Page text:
You open the envelope at fingertips and slide the card out face-down onto the table. ‘They say like attracts like. Let’s see if that’s true.’ Turn over your prediction card to reveal the King of Spades. ‘Will you turn over the top card of the deck?' They turn over the top card and discover the King of Clubs, the mate to your card. A spooky coincidence.

To clean up put both cards back on top of the deck, palming away the duplicate prediction King of Spades and returning it to your pocket as you put the envelope away. If you don’t want to do any sleight of hand, it is easy enough to steal the card away under the envelope as you chat to the spectators.

MORE HANDLING: Of course the spectator won’t usually shuffle one of the gimmicked cards to the top. You will know the situation as soon as he puts the deck on the table. If no gimmicked cards are there, ask him to cut the deck and complete the cut. This gives him another chance of bringing a gimmicked card to the top. If that happens, proceed as described earlier.

If there is still no gimmicked card on top, ask him to cut the deck into three piles. This gives you a couple of more chances of him cutting a gimmicked card to the top. As soon as you see that one of the piles has a gimmicked card in position, use Equivoque (Magician’s Choice) to force that pile.

This is actually the best outcome. The spectator has shuffled the deck, cut the deck, divided it into three piles and then chosen one of them. It looks like he has made a lot of choices. This makes the prediction look all the more impressive.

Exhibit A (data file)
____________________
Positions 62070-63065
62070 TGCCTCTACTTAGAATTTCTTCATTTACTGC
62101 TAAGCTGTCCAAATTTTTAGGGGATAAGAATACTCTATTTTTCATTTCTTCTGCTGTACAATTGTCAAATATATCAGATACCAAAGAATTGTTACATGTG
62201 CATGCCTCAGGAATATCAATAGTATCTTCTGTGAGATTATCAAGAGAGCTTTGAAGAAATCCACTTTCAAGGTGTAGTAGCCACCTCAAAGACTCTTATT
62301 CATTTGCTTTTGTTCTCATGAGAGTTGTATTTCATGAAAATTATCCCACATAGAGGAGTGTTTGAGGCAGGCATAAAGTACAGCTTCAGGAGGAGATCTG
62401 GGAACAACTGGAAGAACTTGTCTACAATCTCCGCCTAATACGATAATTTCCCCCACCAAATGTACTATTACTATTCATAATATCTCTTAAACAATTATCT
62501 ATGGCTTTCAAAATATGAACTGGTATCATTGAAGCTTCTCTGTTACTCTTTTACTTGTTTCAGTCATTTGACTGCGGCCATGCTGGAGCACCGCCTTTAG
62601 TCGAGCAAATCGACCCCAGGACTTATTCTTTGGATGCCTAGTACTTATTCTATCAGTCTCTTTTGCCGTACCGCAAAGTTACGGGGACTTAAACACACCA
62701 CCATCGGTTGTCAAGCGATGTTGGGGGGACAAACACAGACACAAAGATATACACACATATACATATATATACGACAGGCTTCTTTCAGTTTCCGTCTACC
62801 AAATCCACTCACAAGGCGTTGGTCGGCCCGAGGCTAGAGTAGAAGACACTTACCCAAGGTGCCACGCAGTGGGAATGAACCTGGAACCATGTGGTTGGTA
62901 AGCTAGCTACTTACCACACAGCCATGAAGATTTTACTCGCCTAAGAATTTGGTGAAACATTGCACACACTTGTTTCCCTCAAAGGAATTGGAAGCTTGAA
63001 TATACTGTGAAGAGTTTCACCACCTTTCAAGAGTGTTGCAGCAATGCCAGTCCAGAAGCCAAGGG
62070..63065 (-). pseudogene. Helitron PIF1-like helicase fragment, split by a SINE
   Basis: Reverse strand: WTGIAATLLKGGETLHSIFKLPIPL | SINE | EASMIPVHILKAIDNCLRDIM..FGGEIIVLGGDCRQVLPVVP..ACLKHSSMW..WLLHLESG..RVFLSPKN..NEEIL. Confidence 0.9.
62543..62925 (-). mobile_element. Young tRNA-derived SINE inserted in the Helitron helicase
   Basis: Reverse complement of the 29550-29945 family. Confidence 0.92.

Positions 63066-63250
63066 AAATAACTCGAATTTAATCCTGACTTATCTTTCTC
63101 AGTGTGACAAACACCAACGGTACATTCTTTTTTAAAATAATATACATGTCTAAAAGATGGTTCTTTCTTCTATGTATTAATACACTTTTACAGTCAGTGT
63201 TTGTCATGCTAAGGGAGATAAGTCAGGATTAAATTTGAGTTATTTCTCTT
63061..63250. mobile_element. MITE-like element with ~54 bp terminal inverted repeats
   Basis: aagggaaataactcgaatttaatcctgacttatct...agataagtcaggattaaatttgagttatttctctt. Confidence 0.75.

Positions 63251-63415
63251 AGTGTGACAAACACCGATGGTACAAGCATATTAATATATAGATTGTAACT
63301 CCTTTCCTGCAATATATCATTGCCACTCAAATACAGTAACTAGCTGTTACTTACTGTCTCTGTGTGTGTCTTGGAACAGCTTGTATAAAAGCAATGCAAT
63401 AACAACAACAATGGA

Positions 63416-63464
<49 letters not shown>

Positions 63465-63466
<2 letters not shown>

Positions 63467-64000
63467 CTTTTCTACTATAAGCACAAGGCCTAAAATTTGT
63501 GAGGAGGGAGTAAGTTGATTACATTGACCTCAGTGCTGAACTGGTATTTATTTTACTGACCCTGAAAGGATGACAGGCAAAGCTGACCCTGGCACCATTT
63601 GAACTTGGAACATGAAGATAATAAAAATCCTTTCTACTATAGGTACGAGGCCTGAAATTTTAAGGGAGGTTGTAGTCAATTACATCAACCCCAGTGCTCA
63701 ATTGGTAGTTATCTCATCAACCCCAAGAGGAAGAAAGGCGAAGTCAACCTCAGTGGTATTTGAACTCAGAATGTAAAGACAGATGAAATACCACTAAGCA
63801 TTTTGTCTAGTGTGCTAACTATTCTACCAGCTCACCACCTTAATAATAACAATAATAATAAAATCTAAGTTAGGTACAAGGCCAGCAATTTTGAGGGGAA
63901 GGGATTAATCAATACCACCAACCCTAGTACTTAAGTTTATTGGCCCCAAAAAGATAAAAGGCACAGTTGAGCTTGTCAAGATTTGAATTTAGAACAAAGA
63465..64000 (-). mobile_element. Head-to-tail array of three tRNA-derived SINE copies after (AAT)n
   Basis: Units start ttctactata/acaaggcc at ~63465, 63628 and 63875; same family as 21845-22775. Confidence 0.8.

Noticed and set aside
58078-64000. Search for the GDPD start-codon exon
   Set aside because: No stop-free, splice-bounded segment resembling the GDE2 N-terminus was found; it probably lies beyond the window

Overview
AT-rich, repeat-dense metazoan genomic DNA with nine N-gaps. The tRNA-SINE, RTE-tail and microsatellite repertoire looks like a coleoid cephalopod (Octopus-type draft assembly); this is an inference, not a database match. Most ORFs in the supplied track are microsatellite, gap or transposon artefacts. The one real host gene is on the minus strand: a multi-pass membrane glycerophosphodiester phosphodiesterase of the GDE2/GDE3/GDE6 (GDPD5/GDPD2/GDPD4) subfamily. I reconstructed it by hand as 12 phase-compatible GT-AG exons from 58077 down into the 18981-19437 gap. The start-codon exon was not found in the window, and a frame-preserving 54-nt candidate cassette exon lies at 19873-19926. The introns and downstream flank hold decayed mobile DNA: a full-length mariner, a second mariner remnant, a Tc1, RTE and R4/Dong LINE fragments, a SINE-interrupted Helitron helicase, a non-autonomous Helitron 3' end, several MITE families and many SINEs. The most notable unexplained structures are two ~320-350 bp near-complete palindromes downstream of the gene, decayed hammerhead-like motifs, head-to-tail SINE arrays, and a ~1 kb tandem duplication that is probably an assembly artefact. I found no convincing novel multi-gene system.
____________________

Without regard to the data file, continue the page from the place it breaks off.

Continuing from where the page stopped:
If you are unlucky enough not to find either of the gimmicked cards on top of any of the three piles, then this is definitely not the day for you to go gambling at the race trick. But you can still bring the trick to a successful conclusion.

You now cut each pile once and complete the cut, saying, ‘Okay, you’ve shuffled and cut, now it’s my turn.’ Having a more delicate touch than the spectator you will have no difficulty in bringing one of the gimmicked cards to the top of one of the piles. You might even bring both of them to the top of different piles. Use Equivoque to force that King pile, saying, ‘You have one more decision to make.’ Finish by revealing your prediction. It’s still a very strong trick.

Do check out Ted Lesley’s original handling. It takes a little more preparation but it is very good. When Ted rediscovered the Will de Seive gimmick I think he found one of the best devices a card magician could ever hope for. It makes absolute miracles possible.

NOTES: Nikolai Friedrich gave a good tip on the Will de Seive gimmick in his Sympathetic Decks routine (Genii, December 1997 ). Make the card it into a short card. It increases the chance of it being cut to when required.

Here is a photo of a young Will de Seive taken from The Conjuring Record (August, 1914).